The School of Music announced the creation of the Endowment for Music and the Family in honor of Geraldine Swenson Watkins, a Juilliard-trained musician who fostered musical talents among her eight children. The endowment will assist families through Internet resources, music workshops and seminars at BYU, research grants and creative projects to support music and the family, and broadcasts of music courses and appropriate family music.
MORE: byu.edu/news/releases/archive02/ Oct/Endowment.htm
Health and Human Performance
Steven G. Aldana, ’87, associate professor of physical education, has received a grant from the Swedish American Health System to conduct an 18-month trial to determine if a healthy lifestyle can reduce the effects of diabetes, obesity, and heart disease. The $792,000 award will be administered by the Swedish American Center for Complementary Medicine. Other members of the research team include Kim L. O’Neill and Byron K. Murray, ’66, professors of molecular biology and microbiology.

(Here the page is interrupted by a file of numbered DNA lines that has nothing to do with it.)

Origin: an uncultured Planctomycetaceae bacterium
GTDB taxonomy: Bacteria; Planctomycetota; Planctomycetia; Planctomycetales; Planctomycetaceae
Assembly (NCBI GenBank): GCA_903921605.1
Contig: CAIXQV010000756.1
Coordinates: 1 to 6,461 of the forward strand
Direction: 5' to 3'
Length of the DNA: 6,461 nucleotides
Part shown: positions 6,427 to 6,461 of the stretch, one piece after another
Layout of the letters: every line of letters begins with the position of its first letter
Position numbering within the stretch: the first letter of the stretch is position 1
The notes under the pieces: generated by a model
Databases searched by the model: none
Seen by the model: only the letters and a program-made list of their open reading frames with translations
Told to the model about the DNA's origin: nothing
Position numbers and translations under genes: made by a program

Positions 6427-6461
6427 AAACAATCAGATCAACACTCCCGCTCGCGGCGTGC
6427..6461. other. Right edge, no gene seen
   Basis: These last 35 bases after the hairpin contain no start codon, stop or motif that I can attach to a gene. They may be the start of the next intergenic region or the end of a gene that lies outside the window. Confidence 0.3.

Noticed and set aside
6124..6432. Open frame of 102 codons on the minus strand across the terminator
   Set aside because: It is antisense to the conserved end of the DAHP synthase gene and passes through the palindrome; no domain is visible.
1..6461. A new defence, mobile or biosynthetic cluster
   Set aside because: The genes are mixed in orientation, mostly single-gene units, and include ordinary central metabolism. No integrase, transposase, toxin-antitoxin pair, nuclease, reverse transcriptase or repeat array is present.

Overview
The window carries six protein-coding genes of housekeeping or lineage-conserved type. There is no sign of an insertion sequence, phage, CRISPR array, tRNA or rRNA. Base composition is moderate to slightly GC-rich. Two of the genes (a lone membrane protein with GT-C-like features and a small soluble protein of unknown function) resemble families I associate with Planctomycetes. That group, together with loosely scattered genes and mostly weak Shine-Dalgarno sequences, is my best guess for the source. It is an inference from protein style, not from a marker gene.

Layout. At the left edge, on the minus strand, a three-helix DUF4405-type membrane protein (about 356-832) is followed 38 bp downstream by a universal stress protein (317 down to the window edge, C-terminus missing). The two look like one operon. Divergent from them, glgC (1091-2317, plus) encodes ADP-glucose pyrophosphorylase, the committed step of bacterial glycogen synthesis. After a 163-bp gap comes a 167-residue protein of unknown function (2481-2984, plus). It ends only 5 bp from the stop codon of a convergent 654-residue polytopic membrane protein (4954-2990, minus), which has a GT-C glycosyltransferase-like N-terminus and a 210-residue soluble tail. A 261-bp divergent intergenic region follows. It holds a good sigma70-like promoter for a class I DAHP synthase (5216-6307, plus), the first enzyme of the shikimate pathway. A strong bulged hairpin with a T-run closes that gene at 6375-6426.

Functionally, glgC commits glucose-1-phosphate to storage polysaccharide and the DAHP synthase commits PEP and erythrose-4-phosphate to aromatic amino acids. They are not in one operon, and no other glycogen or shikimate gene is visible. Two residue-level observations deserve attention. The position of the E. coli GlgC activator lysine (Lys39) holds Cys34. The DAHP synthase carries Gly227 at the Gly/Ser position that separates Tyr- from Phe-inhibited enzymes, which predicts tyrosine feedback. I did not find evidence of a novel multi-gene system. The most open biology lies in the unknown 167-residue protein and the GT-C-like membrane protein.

A master of public health degree is now being offered by the Department of Health Science. The practice-based degree, for which students fulfill core requirements in areas of knowledge basic to public health, including community health education, also has an emphasis in global health promotion.
MORE: byu.edu/news/releases/archive02/ Sep/Health.htm
BYU has been selected by the U.S. Department of Education as headquarters for the newly created National Middle East Language Resource Center. Created with an initial grant of more than $350,000, the center will coordinate the efforts of the best Middle Eastern languages professionals at more than 20 U.S. universities, including Brown, Georgetown, Harvard, New York University, Princeton, and UCLA.
MORE: byu.edu/news/releases/archive02/ Aug/middleeastlanguages.htm; nmelrc.byu.edu/ announcements.html
The Law School recently published Life in the Law: Answering God’s Interrogatories, a compilation of speeches and essays excerpted from the Law School’s alumni magazine, the Clark Memorandum. The book examines what matters most in professional and private lives.